A bill that could have switched Maine to the Atlantic Standard Time zone – the equivalent of the state being on daylight saving time year-round – has likely died for the current legislative session.

The change would have eliminated the twice-yearly ritual of moving clocks forward by an hour in the spring and setting them back in the fall.

Rep. Donna Bailey, D-Saco, proposed putting Maine into the Atlantic time zone with the Canadian Maritime Provinces of Nova Scotia and New Brunswick, but only if Massachusetts and New Hampshire also did so.

The Maine House approved the bill 85-59 in late April. The Senate voted “yes” on the bill in May, but added an amendment that the change wouldn’t go into effect unless Maine voters approved it in a referendum.

The referendum vote would have been triggered if Massachusetts and New Hampshire also approved going to Atlantic time. Massachusetts is studying the issue, and the New Hampshire Senate killed a measure similar to Maine’s in May.

On June 6, the Maine Senate effectively tabled the bill for the 2017 session. It’s possible but unlikely to be revived for this session, Bailey said.


Because Maine is the easternmost state, many areas experience sunsets about 4 p.m. or earlier in mid-December. Moving to Atlantic Standard Time would have meant December sunsets around 5 p.m.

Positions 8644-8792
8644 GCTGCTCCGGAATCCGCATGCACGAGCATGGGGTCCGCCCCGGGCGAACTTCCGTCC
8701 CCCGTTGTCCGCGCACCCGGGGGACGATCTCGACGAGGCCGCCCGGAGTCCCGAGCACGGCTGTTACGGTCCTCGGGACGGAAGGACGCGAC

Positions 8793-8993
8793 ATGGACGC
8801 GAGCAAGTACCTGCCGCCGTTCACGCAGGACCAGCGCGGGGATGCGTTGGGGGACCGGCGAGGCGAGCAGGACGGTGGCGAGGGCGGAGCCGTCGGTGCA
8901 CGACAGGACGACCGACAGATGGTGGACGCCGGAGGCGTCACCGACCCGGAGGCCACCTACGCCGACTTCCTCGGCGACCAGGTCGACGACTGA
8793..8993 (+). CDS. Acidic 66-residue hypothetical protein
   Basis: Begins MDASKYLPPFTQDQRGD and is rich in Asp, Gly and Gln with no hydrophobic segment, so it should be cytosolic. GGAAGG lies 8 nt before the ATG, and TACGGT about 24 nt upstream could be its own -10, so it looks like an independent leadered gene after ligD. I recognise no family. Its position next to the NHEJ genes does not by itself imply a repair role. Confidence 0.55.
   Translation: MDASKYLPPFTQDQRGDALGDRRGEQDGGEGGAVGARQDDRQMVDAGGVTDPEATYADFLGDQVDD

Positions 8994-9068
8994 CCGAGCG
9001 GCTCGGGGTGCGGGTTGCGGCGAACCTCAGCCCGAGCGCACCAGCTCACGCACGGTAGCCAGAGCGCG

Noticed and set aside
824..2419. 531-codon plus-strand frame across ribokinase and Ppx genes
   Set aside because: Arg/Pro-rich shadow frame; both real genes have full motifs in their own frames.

Bailey said she will remain an advocate for Atlantic time, and hopes the issue will come back next year.

“I am disappointed to see this bill not become law at this time, but I am very pleased that I was able to raise the issue and have people engage in a meaningful discussion about the subject,” she said.

Rep. Kathleen Dillingham, R-Oxford, also introduced a bill that called for a switch to Atlantic time.

Advocates say having a later sunset in winter would benefit health by cutting down on car accidents caused by sleep-deprived drivers, and by helping to reduce depression and anxiety disorders that worsen in winter with the early sunsets. Advocates also say it would help reduce energy costs by lowering demand for electricity.

But Gov. Paul LePage ridiculed the concept in an early May interview with WEZR-AM, calling it “crazy” and saying lawmakers who proposed the idea needed a “therapy session.”


LePage argued that the time zone shift would move Maine out of sync with the rest of the East Coast, putting the state at an economic disadvantage.

The Maine State Chamber of Commerce also weighed in against the bill for similar reasons.

Fall and winter sports fans complained that live national sporting events would be an hour later from November to March, including a 10 p.m. start time for “Monday Night Football.”

Joe Lawlor can be contacted at 791-6376 or at:

[email protected]

Twitter: joelawlorph

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